- Walt Disney posted a rare earnings miss during its latest earnings call.
- The company missed on both top and bottom line estimates.
- Is Walt Disney worth an investment after the double miss?.
Walt Disney (NYSE:DIS) earning misses are usually few and far between. The company's latest earnings call happened to be one of these. After nine consecutive quarters of meeting or exceeding earnings expectations, Walt Disney delivered a double whammy during Q2 FY16 earnings call after posting both top and bottom line misses. Disney reported revenue of $12.97B, good for 4.1% Y/Y growth but below the consensus on Wall Street by a huge $220M. Non-GAAP EPS of $1.36 was 11% higher than a year ago but still $0.04 below the consensus. On a GAAP basis, Disney posted EPS of $1.30, a year-over-year increase of 6%.
That marked the 11th consecutive quarter that Disney delivered double-digit growth in adjusted earnings. Meanwhile, the company's Studio Entertainment segment continued to dazzle as expected after posting a 22% and 27% growth in revenue and operating income, respectively. That impressive performance was driven by blockbusters such as The Force Awakens, which Disney said had grossed close to $2.1B in global box office while Zootopia had racked up $960M making it Disney's second-highest grossing animation film of all-time.
ESPN Disappoints, but...
But the impressive performance by the Studio segment could not save the company or Disney stock from the wrath of investors, which has tumbled 7% since. Once again all eyes were on Walt Disney's pivotal Media Networks, and specifically ESPN. Media Networks recorded a revenue decline after posting revenue of $5,793M compared to $5,810M in the previous year's comparable quarter. The decline was caused by lower cable revenue, specifically a 13% decline in ESPN ad revenue which Disney chalked up to the shift in timing of the bowl games from Q1 2016 to Q4 2015. It's also important to note that Disney had already warned investors about the adverse effects of the games during the quarter.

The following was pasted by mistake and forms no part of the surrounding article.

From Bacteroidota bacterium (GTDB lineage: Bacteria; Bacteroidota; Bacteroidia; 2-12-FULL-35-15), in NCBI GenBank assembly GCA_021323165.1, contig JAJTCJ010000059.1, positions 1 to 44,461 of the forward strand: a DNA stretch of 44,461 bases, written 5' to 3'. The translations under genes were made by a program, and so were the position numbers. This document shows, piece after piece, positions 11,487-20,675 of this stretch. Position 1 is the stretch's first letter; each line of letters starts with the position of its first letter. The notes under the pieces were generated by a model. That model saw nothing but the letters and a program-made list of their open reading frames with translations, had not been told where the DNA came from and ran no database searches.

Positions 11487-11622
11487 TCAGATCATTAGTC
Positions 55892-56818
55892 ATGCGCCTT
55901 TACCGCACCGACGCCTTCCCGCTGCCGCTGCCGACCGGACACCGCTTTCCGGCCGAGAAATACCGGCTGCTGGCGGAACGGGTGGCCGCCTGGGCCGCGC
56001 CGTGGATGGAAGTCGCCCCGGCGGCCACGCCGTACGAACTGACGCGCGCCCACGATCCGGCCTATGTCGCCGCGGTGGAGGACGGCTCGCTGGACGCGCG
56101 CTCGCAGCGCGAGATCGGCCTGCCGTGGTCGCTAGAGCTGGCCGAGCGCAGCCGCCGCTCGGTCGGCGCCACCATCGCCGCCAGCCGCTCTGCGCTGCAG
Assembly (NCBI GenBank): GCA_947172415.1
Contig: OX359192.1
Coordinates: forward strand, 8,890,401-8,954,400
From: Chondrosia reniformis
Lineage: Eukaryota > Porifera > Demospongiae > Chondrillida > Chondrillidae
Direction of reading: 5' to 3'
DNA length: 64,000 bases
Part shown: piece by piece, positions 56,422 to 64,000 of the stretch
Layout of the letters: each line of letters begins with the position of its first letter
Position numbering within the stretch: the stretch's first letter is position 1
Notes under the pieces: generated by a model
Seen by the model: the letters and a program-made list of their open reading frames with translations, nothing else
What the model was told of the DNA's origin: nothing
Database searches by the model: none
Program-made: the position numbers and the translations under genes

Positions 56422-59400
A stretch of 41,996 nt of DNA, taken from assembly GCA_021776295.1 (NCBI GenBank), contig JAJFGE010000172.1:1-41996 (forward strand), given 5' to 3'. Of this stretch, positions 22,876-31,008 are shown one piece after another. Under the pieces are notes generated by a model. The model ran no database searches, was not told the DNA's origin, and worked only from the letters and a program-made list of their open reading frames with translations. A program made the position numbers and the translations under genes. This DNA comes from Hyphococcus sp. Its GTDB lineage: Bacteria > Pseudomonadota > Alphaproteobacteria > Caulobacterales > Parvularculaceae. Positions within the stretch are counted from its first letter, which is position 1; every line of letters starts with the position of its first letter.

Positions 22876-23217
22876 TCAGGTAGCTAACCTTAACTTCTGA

ESPN has for long been the bone of contention for Disney bears. ESPN has been losing subscribers in tandem with most cable TV services, and the bears have for long argued that it was just a matter of time before the segment found itself in a revenue tailspin. But it's very important to note that ESPN's latest revenue decline was not tied to subscriber loss. Disney said that adjusting for the shift in timing of the bowl games, the segment would have posted a 3% revenue growth. In fact, Disney added that ESPN revenues for the current quarter were already pacing 5% higher versus the prior year.
Disney's claims seem to be supported by ABC. ABC, Disney's smaller cable service, managed to post 5% growth in ad revenue. But perhaps one of the most encouraging trends that emerged from the Media segment results is that affiliate revenue climbed 5% after adjusting for adverse forex effects. Affiliate fees refers to the money that cable TV service providers such as Comcast -A (NSDQ:CMCSA) pay for rights to use its network channels such as ESPN and ABC. A cross-section of Wall Street analysts had been worried that Disney's affiliate fees were in danger of hitting a plateau after having been on the rise for years. ESPN commands much higher affiliate fees than its cable rivals.
Disney is expected to increase ESPN affiliate fees by about 10% in the current year so the outlook for ESPN this year is quite good.
Meanwhile, Disney plans to open more theme parks both at home and abroad. The company's Park and Resorts segment is its second largest revenue segment and posted a 4% and 10% growth in revenue and operating income, respectively.
Investors though will not stop worrying about ESPN any time soon despite the fact that Disney's Studio segment has continued to be a stellar performer. Luckily the near and mid-term outlook for the segment appears to be quite good. Investors should take advantage of the latest selloff in DIS stock to open new positions.